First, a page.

Heat rule reveals lack of investment
Afarming leader believes new safety rules that prevent grain trains from running as soon as temperatures reach 33 degrees have clearly exposed a need for greater investment in rail-transport infrastructure.
Victorian Farmers Federation president David Jochinke said the rule, representing a change from 36 degrees, simply reflected that rail tracks across much of the Victorian grain belt ‘aren’t up to scratch’ to cope with the potential for ‘heat buckle’.
“In anyone’s language, especially when you live in the Wimmera and Mallee, 33 degrees is far from extreme heat. I would suggest that in February it is often rarely below that temperature,” he said.
“We can’t afford to have a restrictive system in place to deal with what’s considered normal conditions – especially during critical periods for shifting grain.”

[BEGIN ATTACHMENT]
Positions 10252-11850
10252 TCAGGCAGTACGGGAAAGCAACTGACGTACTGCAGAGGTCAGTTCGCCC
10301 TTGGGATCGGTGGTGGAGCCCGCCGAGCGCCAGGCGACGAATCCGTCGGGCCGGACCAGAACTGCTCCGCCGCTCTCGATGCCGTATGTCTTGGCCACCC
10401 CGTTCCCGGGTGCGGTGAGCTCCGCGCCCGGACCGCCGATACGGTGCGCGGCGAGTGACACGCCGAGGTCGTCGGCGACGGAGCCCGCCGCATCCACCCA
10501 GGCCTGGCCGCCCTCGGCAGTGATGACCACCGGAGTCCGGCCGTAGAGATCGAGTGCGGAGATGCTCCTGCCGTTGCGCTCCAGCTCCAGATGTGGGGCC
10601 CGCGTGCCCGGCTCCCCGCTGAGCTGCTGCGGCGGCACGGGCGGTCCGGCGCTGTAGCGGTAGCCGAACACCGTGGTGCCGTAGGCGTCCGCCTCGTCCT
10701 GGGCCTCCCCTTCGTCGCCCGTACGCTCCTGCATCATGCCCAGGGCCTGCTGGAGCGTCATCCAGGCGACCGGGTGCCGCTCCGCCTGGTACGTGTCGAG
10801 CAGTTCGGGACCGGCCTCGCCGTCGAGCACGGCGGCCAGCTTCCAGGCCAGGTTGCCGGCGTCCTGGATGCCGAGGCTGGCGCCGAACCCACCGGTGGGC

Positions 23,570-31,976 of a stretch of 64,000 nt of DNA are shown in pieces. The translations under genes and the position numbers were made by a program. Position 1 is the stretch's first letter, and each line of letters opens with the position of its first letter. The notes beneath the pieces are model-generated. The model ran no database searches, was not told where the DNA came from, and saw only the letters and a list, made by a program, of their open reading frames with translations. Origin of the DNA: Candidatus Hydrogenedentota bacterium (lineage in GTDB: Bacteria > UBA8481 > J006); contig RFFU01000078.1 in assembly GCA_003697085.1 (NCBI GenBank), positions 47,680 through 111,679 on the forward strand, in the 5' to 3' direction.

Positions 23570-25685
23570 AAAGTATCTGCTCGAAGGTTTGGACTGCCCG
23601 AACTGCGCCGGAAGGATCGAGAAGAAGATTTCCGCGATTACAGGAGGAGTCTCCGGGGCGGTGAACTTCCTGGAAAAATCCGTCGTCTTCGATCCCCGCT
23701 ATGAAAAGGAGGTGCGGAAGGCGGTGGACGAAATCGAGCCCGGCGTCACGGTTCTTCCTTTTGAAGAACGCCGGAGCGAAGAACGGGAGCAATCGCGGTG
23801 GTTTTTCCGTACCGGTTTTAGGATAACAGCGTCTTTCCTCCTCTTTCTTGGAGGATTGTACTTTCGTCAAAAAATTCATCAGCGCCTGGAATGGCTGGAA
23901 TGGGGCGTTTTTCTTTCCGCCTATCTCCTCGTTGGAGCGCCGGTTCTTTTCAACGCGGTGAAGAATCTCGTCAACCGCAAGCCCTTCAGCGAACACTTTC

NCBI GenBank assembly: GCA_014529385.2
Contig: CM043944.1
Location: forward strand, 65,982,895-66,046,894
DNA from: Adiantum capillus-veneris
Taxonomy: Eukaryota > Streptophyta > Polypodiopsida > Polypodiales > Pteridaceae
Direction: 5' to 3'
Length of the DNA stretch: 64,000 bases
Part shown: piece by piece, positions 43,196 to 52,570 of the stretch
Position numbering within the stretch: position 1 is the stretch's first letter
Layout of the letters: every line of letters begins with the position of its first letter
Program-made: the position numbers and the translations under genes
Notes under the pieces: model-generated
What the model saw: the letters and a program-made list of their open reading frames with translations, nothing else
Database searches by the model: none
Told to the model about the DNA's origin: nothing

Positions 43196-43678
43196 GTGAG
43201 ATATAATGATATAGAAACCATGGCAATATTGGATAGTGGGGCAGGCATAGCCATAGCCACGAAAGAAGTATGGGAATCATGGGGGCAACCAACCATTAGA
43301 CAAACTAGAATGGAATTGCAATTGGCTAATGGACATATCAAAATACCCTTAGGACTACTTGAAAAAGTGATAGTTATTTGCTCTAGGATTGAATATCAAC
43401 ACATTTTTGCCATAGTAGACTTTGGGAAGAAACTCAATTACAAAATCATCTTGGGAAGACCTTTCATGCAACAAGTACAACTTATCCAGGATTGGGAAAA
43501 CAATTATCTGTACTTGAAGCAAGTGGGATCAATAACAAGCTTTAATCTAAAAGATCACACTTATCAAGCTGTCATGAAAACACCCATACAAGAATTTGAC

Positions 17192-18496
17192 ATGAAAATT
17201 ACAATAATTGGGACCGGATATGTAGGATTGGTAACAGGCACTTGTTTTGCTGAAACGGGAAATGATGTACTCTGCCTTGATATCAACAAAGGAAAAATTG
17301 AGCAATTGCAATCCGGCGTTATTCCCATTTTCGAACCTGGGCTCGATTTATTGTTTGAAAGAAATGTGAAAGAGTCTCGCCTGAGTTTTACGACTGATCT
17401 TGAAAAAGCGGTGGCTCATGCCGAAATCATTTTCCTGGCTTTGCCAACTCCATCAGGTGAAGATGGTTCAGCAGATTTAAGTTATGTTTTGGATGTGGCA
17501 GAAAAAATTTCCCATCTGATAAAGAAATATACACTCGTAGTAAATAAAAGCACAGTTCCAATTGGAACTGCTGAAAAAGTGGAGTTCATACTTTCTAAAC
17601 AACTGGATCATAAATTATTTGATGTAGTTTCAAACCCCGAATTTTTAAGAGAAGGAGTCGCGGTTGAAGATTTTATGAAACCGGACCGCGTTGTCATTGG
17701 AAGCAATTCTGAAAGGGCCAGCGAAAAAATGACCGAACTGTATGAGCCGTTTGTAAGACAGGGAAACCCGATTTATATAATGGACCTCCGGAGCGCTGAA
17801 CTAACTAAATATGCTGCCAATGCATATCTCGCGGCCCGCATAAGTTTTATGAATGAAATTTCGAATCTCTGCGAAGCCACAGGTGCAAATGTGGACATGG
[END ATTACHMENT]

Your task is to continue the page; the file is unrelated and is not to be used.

V-Line announced the bans earlier this month, with the region’s grain harvest in full swing. The announcement came in the wake of two freighttrain derailments near Ouyen in December last year and with the Australian Transport Safety Bureau in the process of investigating the incidents.
The bans apply between noon and either 8pm or 10pm and might mean extra grain haulage on regional roads already under intense transport pressure and political scrutiny after winter and spring flooding.
Mr Jochinke said developments clearly demonstrated, especially with the State Government investing money into rail, a need to design infrastructure to cope with potential conditions and circumstances.
“It’s about making sure we have rail networks that are applicable to the industry and the environment,” he said.
“We’re going to be in a situation where we’re going to have to try to use a network at half capacity and at night and both makes everything extremely limiting.
“From a global perspective at the end of harvest in March, we in Australia have a great advantage – no one else in the world is producing at that time and we get a free kick in the export market.
“So it is critical we have the ability to operate our train sets when it matters most.
“It’s important to be able to do this all-year round, but it is particularly critical at this time of the year.”